Do they know something? Informative conformity and stocks

The herding instinct is strong in markets. Solomon Asch would characterise this as ‘informative conformity’ where the participant would disbelieve the evidence of their own eyes and yield to the group think. In Asch’s experiments, the results were remarkable, particularly given the exclusion of outside variables beyond the comparative data (the height of the columns in the below version).  Add in possibly distorting external factors, such as divergent information between the participants and this informational conformity can be further reinforced. For example, it’s a hot day down at the beach and the water’s welcoming, but the other bathers exit the water suddenly and return to dry land; what do you do? Clearly, you would assume these bathers know something you don’t, which would encourage you to follow suit despite all the other factors encouraging you to stay in the water. Perhaps it’s just a tour party leaving to catch a plane or going for lunch. Then again how about that beach scene in Jaws!



There are plenty of reasons reasons then why evolution has programmed us with informational conformity. It can be helpful sometimes in avoiding being eaten, although in many other circumstances it can make us vulnerable to spoofing and failing to follow our convictions. This is particularly relevant in equity markets, which force us to recognise that we are often making decisions on imperfect information, and to look for any early warning signals that can help validate whether the group think is soundly based.  Sometimes, these signs can seem tenuous.


  • When a company does something seemingly irrational: Sometimes, it’s not.

For example, a company raising new equity capital that would not appear immediately necessary and is also dilutive to earnings.  Perhaps neither apply, as current earnings forecasts may be too high and management are getting the cash in quick before markets realise. When faced with the alternative of survival and shafting you as a shareholder, how confident are you which path a management will take? Unfortunately, there are all too many examples of management regarding shareholders as just cheap sources of capital rather than the owners of the business. That is why timely dissemination of information on a non-preferential basis is so crucial to the efficient working of markets and investor’s confidence. It is also why information needs to be presented in not just a transparent, but honest way.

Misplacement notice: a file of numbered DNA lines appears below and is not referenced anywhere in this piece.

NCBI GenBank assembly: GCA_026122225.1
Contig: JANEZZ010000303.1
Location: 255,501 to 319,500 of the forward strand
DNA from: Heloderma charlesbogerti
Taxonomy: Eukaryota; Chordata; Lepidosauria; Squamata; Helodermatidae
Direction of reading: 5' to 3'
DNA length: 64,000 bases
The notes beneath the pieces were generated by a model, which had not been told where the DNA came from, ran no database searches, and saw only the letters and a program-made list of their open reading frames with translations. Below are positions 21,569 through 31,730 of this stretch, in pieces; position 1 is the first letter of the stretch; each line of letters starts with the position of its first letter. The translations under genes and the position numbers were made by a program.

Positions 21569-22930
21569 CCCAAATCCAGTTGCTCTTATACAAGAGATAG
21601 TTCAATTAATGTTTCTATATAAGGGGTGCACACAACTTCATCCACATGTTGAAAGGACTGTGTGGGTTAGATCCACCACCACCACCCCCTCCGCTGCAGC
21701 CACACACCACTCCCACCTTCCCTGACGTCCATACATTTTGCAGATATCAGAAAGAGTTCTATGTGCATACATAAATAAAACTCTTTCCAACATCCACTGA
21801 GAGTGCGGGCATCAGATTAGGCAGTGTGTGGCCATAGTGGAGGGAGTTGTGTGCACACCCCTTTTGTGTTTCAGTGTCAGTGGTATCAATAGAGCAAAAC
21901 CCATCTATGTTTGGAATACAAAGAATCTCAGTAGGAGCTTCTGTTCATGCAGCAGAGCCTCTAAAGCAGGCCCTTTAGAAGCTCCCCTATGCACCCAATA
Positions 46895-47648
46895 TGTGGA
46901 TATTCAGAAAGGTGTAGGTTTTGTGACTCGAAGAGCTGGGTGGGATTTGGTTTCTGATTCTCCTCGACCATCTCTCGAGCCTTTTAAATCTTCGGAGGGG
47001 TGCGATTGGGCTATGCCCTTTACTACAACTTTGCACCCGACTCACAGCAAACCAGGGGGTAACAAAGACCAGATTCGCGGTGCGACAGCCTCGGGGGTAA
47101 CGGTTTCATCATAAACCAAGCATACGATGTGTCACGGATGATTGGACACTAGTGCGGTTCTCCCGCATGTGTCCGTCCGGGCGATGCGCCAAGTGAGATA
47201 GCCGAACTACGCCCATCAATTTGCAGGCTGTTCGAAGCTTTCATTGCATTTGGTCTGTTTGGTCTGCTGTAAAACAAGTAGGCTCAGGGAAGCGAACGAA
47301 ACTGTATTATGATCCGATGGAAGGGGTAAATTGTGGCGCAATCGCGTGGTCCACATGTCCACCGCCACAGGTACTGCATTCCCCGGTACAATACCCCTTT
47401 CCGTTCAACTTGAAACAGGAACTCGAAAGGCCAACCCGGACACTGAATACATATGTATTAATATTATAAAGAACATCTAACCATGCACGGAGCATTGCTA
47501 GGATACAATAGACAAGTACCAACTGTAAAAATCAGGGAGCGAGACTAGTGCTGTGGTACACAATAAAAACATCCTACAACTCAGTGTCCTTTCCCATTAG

• Obfuscation is often another red flag.

A company’s value proposition to its customer base is usually fairly simple and ought not be too difficult to communicate coherently to investors. If it’s not, then there is usually a reason; that being you’re not meant to follow what’s happening. This can relate to trading, balance sheet manipulation or to corporate activity. Opportunities for the unscrupulous to manipulate the rules abound and no more so when numerous acquisitions are being made. Add in convoluted ownership and financing structures, fair value adjustments and maintain regular restatements of comparative numbers, accounting standards changes and divisional disclosures and it will feel like your head is about to burst trying to follow what is really going on. That is the point – you’re not meant to and that in itself ought to put you on your guard.


  • Liabilities, on and off balance sheet

While IASB accounting rules (IFRS) have tightened up on the ‘off’ balance sheet side (OBS), including the requirement to consolidate operating leases and SPEs, even when via partnerships and associates, it is not foolproof. The reliance of many investors on the earnings line and often the ‘adjusted’ earnings as provided by the company also means that many liabilities actually consolidated into the balance sheet are entirely ignored by investors.  Pension provisions, a wide range of derivative  liabilities, deferred tax and potential put options liabilities are often excluded from the evaluation by many.


  • When a company doesn’t do something rational

A company gives a positive, or at least stable earnings guidance, but refuses to either confirm this as its stock price collapses or take advantage of this price opportunity.  With the stock trading on a potential dividend yield of over 9%, management neither confirms its outlook or takes any pro-active action such as buying in this high yielding equity, which would be significantly earnings, cash flow and value accretive. If there has been some previous warning flags on this company on some of the above issues (such as reconciling a revenue divergence against a market which might signal an attempt to surreptitiously unwind a previous over-statement), then there might be cause for concern. It’s human nature for some people to run away from a problem (albeit not for others!) and comparable actions by a management (and particularly a new management) merely confirms the existence of a problem to markets. Markets are a mix of predator and prey, with the predators attuned to sense a wounded animal. A stock price that appears to be acting irrationally, along with its management (from silence or inaction) merely reinforces the perception that it is wounded, until it is either bid for by a rival or admits the hole in its model.  In this circumstance, Asch’s informative conformity works.